Case Study: CakePHP Framework Caching - Scaling PHP Applications 

Scaling PHP Applications (2014)

Case Study: CakePHP Framework Caching

This is going to be a really awesome case study— I’m really pumped about it because it’s an interesting problem that not only took an incredible amount of blood, sweat, and tears to solve, but is also extremely applicable to the theme of this book because it’s something that could only be replicated at scale.

So first things first, I’ll set the stage with the some background and context and walk you through how I debugged, found the core issue, failed at solving it several times, and finally found the perfect solution.

CakePHP, you devilish dessert

One of our several backend applications that I work on at Life360 is written in CakePHP. While I don’t think CakePHP is awesome, it gets the job done well enough and is fairly easy to work with.

CakePHP is a large framework. It handles everything from autoloading your PHP files for you, to introspecting your database models and learning about the different columns, to providing a faux query cache to cut down on the number of SELECT queries you make to MySQL. Typical framework stuff.

Without some type of cache to remember all of this information about your code between requests, Cake would have to regenerate it for each pageload, adding a significant amount of overhead. In order to remember the data, Cake provides a pluggable system cache which can store this data using APC, flat files, Memcache, or MySQL.

While the exact mechanics are specific to CakePHP, the problem itself is generic— almost every substantial PHP and non-PHP framework does something similar, persisting framework and system cache data somewhere.

APC gets removed from PHP 5.4 (aka, “the core problem”)

Our CakePHP framework cache was configured to use PHP’s APC cache. APC works great for this type of workload because it’s extremely fast and the data doesn’t need to be shared between multiple servers. Sadly, APC has been removed in PHP 5.5 in favor of supporting the much more advanced (and now, open-source) Zend OpCache.

Remember that APC provides two different functions to PHP— it provides a userland cache, similar to Memcache, which is how our CakePHP framework cache is using it, but its primary function is to cache compiled PHP bytecode, allowing our code execute faster. The faux-memcache functionality is a secondary feature to its primary role as a bytecode cache.

Zend OpCache is better than APC— it benchmarks faster and is all around more modern. Hands down, it makes a ton of sense and it’s why it has become the standard for PHP 5.5. Zend OpCache does one thing and does it well— it only does bytecode caching and doesn’t offer a comparable userland cache like APC.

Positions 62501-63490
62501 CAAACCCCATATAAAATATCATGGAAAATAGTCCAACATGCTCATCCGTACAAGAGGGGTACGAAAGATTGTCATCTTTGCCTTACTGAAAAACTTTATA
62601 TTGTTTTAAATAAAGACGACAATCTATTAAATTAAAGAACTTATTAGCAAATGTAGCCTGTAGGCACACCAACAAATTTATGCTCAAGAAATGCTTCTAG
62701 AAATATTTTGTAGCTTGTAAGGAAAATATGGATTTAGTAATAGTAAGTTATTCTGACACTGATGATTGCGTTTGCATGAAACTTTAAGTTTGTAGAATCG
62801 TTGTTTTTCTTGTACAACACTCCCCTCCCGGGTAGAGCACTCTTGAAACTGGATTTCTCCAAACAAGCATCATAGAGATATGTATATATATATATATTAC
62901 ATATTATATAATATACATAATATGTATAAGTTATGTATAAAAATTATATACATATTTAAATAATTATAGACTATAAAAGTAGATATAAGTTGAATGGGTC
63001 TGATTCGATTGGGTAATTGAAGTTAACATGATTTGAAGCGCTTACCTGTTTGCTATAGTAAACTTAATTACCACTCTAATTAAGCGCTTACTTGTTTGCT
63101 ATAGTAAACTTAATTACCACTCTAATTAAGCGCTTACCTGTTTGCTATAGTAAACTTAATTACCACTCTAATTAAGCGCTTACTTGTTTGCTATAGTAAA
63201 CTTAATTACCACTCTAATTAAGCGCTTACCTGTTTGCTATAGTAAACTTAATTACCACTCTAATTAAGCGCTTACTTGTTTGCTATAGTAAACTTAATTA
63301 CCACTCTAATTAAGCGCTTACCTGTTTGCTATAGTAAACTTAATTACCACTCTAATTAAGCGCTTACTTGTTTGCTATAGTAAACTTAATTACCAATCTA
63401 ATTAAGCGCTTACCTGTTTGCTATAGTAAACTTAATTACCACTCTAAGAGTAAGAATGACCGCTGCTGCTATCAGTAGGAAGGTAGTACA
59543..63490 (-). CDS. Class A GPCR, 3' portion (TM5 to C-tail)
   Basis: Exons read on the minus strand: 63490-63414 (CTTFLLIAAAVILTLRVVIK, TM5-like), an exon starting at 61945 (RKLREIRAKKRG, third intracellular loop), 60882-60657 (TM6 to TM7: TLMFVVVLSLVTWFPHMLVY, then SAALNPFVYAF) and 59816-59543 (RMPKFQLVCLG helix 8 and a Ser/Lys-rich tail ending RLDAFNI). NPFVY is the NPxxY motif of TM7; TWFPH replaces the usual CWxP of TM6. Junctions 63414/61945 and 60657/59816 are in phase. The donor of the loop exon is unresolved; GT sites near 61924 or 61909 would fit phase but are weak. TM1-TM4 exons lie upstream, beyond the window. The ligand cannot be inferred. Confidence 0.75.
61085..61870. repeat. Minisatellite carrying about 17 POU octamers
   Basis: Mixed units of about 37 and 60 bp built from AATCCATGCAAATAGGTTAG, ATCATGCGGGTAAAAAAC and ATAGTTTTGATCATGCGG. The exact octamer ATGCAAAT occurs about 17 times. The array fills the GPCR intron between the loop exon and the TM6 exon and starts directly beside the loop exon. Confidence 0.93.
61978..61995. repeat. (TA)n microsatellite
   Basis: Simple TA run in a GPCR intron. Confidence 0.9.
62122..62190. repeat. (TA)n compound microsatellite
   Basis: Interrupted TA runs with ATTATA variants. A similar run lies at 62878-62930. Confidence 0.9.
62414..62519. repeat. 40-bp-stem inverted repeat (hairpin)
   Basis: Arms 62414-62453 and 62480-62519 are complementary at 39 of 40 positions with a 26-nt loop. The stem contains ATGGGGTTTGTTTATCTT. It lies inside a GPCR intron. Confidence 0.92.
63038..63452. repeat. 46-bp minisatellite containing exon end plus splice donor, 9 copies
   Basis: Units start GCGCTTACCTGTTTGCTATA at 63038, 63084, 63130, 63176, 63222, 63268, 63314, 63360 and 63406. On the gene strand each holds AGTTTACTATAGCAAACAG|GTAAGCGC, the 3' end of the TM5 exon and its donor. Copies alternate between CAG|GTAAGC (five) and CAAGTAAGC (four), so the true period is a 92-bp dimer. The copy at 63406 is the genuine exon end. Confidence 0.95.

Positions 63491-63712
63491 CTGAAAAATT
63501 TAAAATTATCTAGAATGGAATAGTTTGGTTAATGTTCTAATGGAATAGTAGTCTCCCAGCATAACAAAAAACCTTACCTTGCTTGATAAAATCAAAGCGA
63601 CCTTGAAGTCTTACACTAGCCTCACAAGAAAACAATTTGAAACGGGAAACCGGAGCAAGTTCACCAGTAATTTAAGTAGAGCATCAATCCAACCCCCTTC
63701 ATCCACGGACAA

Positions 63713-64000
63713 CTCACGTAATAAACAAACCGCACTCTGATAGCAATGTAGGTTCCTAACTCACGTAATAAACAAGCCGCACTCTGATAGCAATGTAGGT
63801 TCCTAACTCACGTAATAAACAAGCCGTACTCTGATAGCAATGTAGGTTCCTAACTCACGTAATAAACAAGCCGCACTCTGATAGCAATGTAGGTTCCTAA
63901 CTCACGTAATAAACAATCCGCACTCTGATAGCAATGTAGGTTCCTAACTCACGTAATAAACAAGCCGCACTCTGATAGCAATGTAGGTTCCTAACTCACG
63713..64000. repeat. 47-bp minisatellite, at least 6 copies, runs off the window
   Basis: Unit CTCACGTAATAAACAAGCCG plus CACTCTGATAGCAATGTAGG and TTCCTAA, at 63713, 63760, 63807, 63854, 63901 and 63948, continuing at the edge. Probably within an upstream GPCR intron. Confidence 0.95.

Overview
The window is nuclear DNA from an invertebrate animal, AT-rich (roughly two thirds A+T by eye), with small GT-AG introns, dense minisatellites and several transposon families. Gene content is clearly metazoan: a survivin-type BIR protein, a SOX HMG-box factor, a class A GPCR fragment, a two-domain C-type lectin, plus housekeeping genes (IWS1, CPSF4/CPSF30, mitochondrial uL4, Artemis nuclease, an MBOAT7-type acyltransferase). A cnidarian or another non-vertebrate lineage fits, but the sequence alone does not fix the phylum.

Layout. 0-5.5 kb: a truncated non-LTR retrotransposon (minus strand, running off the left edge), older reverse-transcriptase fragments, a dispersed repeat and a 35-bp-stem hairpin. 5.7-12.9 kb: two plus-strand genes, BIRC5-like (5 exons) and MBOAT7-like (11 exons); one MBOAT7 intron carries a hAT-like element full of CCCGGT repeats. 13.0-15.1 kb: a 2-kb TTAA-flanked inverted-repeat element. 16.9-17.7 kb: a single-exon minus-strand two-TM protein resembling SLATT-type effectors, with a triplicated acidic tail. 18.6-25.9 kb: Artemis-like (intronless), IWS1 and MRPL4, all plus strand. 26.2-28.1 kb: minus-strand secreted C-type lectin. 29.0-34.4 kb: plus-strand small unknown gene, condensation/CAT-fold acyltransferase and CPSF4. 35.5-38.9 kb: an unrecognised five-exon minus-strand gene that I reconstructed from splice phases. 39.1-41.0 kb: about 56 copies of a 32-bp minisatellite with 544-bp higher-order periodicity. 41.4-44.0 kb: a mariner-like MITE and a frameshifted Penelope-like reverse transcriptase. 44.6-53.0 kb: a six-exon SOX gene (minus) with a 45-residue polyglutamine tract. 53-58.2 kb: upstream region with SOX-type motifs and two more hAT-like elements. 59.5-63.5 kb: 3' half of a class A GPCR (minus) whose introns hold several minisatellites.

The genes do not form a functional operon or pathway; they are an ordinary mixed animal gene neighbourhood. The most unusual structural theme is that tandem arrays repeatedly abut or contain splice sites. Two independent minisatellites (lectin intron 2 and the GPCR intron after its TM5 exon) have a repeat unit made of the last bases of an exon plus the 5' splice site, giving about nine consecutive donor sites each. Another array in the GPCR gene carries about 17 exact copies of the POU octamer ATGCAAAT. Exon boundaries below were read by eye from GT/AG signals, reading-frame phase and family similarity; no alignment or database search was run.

The reason I mention this is because when upgrading from PHP 5.4 to 5.5, we could no longer use APC for our CakePHP system cache. At first glance, it doesn’t seem like it’s that much data and it’s not like it changes very much, so we just modified our configuration and told CakePHP to store its system cache data in flat files instead of APC— easy enough, right?

This worked seemingly well. No problems, it worked well at scale (400 million requests per day), everything was seemingly great. Little did I know, this small change would cause me to pull my hair out for months.

The life and death of a CakePHP request

Let’s briefly run through how a PHP request is dispatched in CakePHP (or really, any MVC framework), and where the framework caching happens.

1.    Web request is sent from the browser to Nginx, Nginx sends the request to PHP-FPM

2.    PHP-FPM loads the bootstrap file of the framework, index.php

3.    Bootstrap file loads framework configuration, reads the framework cache data from the filesystem (if it doesn’t exist, it has to regenerate it), and eventually invokes your controller.

4.    Your controller code runs and generates a response for the client.

5.    The framework saves the newest system cache data to the filesystem and sends your response upstream to nginx and eventually the browser.

There are two points at which the framework needs the cache data— at the beginning and end of the request. If the data doesn’t exist, it has to regenerate it (figure out which classes map to which files, figure out which columns are in which tables, etc). Simple enough.

If it smells like a race condition…